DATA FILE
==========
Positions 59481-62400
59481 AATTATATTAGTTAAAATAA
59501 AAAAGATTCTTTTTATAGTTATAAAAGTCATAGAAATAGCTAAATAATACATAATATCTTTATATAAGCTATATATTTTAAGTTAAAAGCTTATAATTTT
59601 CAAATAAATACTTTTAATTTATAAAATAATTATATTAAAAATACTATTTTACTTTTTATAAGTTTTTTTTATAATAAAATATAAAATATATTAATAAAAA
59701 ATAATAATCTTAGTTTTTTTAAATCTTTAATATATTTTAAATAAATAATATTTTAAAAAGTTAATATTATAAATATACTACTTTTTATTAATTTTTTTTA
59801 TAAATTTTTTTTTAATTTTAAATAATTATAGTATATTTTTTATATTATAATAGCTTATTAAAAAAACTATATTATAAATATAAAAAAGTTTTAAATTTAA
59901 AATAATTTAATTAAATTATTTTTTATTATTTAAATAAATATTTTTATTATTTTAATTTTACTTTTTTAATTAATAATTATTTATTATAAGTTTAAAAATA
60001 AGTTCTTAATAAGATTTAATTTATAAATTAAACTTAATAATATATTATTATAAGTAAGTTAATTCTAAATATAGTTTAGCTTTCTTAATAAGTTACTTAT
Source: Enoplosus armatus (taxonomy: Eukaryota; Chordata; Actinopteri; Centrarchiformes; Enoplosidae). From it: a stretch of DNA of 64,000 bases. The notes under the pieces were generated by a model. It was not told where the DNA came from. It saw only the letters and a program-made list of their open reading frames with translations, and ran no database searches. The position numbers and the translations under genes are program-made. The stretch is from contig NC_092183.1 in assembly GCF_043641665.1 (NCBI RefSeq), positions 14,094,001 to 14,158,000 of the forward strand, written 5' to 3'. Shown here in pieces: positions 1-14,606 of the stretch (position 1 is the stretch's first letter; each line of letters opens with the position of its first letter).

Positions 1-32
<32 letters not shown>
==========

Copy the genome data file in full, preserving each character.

Positions 59481-62400
59481 AATTATATTAGTTAAAATAA
59501 AAAAGATTCTTTTTATAGTTATAAAAGTCATAGAAATAGCTAAATAATACATAATATCTTTATATAAGCTATATATTTTAAGTTAAAAGCTTATAATTTT
59601 CAAATAAATACTTTTAATTTATAAAATAATTATATTAAAAATACTATTTTACTTTTTATAAGTTTTTTTTATAATAAAATATAAAATATATTAATAAAAA
59701 ATAATAATCTTAGTTTTTTTAAATCTTTAATATATTTTAAATAAATAATATTTTAAAAAGTTAATATTATAAATATACTACTTTTTATTAATTTTTTTTA
59801 TAAATTTTTTTTTAATTTTAAATAATTATAGTATATTTTTTATATTATAATAGCTTATTAAAAAAACTATATTATAAATATAAAAAAGTTTTAAATTTAA
59901 AATAATTTAATTAAATTATTTTTTATTATTTAAATAAATATTTTTATTATTTTAATTTTACTTTTTTAATTAATAATTATTTATTATAAGTTTAAAAATA
60001 AGTTCTTAATAAGATTTAATTTATAAATTAAACTTAATAATATATTATTATAAGTAAGTTAATTCTAAATATAGTTTAGCTTTCTTAATAAGTTACTTAT
Source: Enoplosus armatus (taxonomy: Eukaryota; Chordata; Actinopteri; Centrarchiformes; Enoplosidae). From it: a stretch of DNA of 64,000 bases. The notes under the pieces were generated by a model. It was not told where the DNA came from. It saw only the letters and a program-made list of their open reading frames with translations, and ran no database searches. The position numbers and the translations under genes are program-made. The stretch is from contig NC_092183.1 in assembly GCF_043641665.1 (NCBI RefSeq), positions 14,094,001 to 14,158,000 of the forward strand, written 5' to 3'. Shown here in pieces: positions 1-14,606 of the stretch (position 1 is the stretch's first letter; each line of letters opens with the position of its first letter).

Positions 1-32
<32 letters not shown>